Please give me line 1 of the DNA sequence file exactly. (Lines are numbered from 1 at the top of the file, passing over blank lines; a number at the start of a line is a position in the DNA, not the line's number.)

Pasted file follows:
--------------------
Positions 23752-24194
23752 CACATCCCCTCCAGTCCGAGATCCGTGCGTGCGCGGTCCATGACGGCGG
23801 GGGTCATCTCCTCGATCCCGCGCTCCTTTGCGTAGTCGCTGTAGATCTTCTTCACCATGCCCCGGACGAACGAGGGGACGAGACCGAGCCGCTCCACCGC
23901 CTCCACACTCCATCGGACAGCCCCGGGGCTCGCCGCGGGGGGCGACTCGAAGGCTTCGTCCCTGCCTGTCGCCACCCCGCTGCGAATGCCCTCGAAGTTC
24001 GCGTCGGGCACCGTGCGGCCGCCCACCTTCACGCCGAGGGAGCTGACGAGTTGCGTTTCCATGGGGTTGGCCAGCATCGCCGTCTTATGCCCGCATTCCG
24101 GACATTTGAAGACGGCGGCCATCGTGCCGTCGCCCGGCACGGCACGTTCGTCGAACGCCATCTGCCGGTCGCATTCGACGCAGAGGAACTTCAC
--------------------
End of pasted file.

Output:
Positions 23752-24194